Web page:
ICBC said Thursday that the rising costs of claims, particularly litigated injury claims, has led to a net loss of $860 million for the first nine months of the current fiscal year.
The corporation also said it is now projecting a year-end net loss of $1.18 billion. Last year’s deficit was $1.3 billion.
According to ICBC, the ongoing net losses are driven by increased claims settlement costs and “aggressive pressure from plaintiff counsel which is leading to higher settlement demands and slower claims closure rates.” The corporation also said there has been an increase in the number of large loss claims, in particular, large loss injury claims from prior years that grow in cost.
“The rising cost of litigated injury claims is the single biggest pressure currently being put on ICBC and the insurance rates British Columbians are paying,” ICBC said in a release, adding that the average cost of closed litigated injury claims has risen by 20 per cent from $101,920 in 2017 to $121,826 in 2018.
ICBC said plaintiff disbursement costs have increased by “with an increased use of medical experts which, in almost all cases, ICBC is responsible for paying for.”
“A review of 1,200 selected injury files in excess of $100,000 and within three months of trial found that, on average for these files, plaintiff counsel had more than six medical experts per file, many with overlapping skills – more than the Canada Evidence Act allows without leave of the court in any civil or criminal matter where federal law applies,” the corporation said in a release.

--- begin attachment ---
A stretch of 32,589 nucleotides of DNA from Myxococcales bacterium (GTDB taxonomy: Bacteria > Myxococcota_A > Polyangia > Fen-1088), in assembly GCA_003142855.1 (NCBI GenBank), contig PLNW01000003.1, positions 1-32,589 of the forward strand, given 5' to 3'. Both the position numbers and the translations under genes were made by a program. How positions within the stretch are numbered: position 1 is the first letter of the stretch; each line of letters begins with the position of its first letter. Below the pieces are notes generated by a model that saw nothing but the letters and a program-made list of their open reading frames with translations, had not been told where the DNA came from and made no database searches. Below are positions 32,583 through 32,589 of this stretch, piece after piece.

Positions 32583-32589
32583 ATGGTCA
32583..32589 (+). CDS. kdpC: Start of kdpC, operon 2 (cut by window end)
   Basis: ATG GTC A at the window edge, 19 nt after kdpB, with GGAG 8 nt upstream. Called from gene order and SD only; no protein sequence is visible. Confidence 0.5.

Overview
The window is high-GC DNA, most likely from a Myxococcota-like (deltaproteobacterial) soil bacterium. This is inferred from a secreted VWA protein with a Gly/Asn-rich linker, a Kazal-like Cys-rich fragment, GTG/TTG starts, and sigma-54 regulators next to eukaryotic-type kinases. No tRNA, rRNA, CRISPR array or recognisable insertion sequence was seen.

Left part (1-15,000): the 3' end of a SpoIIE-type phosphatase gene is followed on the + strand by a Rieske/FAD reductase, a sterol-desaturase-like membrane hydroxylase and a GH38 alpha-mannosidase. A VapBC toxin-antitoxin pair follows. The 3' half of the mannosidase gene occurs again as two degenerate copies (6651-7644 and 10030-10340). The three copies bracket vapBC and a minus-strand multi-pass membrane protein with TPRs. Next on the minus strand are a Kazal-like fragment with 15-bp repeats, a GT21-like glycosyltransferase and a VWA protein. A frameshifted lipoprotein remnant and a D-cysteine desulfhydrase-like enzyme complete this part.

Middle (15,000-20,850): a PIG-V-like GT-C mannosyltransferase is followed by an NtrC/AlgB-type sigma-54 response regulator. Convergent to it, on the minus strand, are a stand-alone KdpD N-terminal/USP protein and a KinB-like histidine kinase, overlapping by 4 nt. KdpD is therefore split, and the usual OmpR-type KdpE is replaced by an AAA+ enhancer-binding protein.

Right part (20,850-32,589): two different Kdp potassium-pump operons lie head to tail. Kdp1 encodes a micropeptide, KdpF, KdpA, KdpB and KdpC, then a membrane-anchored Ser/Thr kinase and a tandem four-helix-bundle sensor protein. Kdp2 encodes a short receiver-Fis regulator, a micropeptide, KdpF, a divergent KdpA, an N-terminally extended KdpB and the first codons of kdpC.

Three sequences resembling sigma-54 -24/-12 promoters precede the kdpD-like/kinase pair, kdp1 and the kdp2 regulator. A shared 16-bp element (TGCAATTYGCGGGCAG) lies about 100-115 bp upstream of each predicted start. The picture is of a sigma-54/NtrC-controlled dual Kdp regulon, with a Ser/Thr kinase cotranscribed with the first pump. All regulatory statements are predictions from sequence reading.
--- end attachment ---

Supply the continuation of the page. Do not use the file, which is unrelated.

ICBC said as of Dec. 31, 2018, ICBC had approximately 5,600 pending large loss claims – an increase of 34 per cent over 2017 – currently costing approximately $490,000 each. The corporation has approximately 110,000 open injury claims which are currently estimated to total at least $7 billion. ICBC’s estimate for its total unpaid injury claims – including those claims which have not yet been filed – is estimated to be even higher than that, in excess of $12 billion.
“To compound these claims pressures, ICBC’s investment income – which is relied on to help mitigate the pressure on insurance rates – has been unfavourably impacted by lower than expected capital gain and income distributions from pooled equity funds and asset impairments,” the corporation said.
Thursday’s release comes one day after a review of legal cases involving British Columbia’s public insurer found that despite longtime criticism, ICBC does not make inappropriately low settlement offers with the effect of driving claimants to retain lawyers and then unnecessarily pushing lawsuits to trial.
Instead, the review says the longer a claim takes to reach a resolution, the more it costs, and it blames the difficulty of getting prompt trial dates and loose deadlines for filing court material as factors.
The review, which was done after ICBC saw significant increases in motor vehicle accidents, as well as jumps in the number and severity of claims, the number of claims involving litigation and higher costs from them over the past six years.